Fair Grading Algorithms for Randomized Exams

Authors Jiale Chen, Jason Hartline, Onno Zoeter

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Author Details

Jiale Chen
  • Department of Management Science and Engineering, Stanford University, CA, USA
Jason Hartline
  • Department of Computer Science, Northwestern University, Evanston, IL, USA
Onno Zoeter
  • Booking.com, Amsterdam, The Netherlands

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Jiale Chen, Jason Hartline, and Onno Zoeter. Fair Grading Algorithms for Randomized Exams. In 4th Symposium on Foundations of Responsible Computing (FORC 2023). Leibniz International Proceedings in Informatics (LIPIcs), Volume 256, pp. 7:1-7:22, Schloss Dagstuhl – Leibniz-Zentrum für Informatik (2023)


This paper studies grading algorithms for randomized exams. In a randomized exam, each student is asked a small number of random questions from a large question bank. The predominant grading rule is simple averaging, i.e., calculating grades by averaging scores on the questions each student is asked, which is fair ex-ante, over the randomized questions, but not fair ex-post, on the realized questions. The fair grading problem is to estimate the average grade of each student on the full question bank. The maximum-likelihood estimator for the Bradley-Terry-Luce model on the bipartite student-question graph is shown to be consistent with high probability when the number of questions asked to each student is at least the cubed-logarithm of the number of students. In an empirical study on exam data and in simulations, our algorithm based on the maximum-likelihood estimator significantly outperforms simple averaging in prediction accuracy and ex-post fairness even with a small class and exam size.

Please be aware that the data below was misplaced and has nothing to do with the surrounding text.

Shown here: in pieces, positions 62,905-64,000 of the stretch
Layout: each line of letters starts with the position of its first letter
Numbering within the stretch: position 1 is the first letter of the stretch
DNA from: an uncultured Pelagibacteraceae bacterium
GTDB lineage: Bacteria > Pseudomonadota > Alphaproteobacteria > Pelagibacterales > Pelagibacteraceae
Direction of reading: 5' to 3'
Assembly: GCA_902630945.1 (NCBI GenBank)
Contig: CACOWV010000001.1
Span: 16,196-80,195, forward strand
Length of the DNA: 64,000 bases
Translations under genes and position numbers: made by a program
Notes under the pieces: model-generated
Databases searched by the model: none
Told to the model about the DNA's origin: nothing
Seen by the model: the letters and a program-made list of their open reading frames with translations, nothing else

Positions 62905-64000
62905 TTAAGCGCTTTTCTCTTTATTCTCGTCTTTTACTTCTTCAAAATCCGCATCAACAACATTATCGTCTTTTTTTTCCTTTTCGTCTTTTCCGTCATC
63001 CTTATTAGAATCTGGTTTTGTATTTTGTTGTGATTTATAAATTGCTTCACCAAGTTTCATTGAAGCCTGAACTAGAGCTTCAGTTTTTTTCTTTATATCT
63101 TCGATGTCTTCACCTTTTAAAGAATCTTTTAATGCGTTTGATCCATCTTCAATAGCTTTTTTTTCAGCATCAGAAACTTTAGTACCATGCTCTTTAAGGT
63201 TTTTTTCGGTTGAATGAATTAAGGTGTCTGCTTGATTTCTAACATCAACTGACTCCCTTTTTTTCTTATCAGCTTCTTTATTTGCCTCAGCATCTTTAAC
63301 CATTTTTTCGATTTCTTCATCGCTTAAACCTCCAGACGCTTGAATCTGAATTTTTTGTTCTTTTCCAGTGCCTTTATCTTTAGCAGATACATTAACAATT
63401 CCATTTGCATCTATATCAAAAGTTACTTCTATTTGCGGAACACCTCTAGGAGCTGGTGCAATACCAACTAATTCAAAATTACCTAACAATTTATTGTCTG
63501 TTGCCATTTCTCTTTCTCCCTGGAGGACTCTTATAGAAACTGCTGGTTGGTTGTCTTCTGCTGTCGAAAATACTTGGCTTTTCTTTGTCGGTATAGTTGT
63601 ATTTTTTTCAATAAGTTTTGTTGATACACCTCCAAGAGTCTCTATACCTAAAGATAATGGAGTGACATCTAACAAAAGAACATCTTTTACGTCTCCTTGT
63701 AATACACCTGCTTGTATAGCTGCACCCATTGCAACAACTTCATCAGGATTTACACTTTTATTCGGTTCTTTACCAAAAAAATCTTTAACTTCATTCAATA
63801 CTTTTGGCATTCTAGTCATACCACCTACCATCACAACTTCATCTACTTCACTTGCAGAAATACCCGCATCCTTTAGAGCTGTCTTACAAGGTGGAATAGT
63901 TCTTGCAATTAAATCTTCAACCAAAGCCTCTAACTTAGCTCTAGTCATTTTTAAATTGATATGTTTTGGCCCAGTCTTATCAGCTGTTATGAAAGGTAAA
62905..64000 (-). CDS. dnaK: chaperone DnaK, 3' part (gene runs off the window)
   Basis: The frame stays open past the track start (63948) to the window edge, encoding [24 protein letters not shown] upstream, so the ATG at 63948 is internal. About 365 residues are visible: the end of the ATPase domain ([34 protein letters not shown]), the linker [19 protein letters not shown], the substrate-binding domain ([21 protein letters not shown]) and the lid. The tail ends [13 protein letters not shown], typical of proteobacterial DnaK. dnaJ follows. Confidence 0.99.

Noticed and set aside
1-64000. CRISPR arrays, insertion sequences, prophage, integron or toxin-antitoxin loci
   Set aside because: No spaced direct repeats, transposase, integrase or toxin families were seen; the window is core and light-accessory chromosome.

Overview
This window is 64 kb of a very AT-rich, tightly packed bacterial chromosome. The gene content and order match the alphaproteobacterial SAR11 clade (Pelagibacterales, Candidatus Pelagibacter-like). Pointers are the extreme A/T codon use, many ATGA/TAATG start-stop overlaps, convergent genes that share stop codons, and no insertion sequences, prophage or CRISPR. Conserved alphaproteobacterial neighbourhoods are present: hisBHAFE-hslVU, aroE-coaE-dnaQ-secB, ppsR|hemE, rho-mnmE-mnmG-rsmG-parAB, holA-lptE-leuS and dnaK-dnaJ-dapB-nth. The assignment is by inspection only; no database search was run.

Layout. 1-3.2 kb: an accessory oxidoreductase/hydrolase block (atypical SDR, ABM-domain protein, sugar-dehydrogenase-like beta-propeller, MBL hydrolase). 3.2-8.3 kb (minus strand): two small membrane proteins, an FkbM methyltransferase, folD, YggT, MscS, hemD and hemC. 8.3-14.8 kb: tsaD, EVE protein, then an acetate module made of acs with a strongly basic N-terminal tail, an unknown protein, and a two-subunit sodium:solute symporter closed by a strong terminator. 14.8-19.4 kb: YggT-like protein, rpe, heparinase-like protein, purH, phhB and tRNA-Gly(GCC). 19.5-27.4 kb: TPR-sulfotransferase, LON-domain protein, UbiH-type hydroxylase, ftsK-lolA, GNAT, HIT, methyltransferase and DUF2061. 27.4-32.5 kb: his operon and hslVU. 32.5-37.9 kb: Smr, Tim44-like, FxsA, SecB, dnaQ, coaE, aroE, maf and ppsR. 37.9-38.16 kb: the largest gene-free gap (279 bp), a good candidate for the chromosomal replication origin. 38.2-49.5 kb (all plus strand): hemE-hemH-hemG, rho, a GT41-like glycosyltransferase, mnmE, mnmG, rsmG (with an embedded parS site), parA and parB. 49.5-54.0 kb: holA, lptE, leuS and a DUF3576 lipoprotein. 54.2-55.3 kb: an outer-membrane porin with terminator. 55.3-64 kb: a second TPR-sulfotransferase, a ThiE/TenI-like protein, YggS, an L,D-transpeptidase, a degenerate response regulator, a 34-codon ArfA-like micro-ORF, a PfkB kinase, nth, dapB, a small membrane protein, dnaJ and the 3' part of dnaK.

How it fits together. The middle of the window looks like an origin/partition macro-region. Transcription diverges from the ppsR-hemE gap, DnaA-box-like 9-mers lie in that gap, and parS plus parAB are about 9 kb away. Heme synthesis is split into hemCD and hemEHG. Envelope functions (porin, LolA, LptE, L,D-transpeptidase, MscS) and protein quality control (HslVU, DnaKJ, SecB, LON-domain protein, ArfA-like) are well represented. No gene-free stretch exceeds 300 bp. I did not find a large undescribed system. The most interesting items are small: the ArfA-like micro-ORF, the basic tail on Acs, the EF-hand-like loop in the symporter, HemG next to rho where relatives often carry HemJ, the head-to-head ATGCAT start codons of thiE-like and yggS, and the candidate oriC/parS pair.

Subject Classification

ACM Subject Classification
  • Social and professional topics → Student assessment
  • Ex-ante and Ex-post Fairness
  • Item Response Theory
  • Algorithmic Fairness in Education


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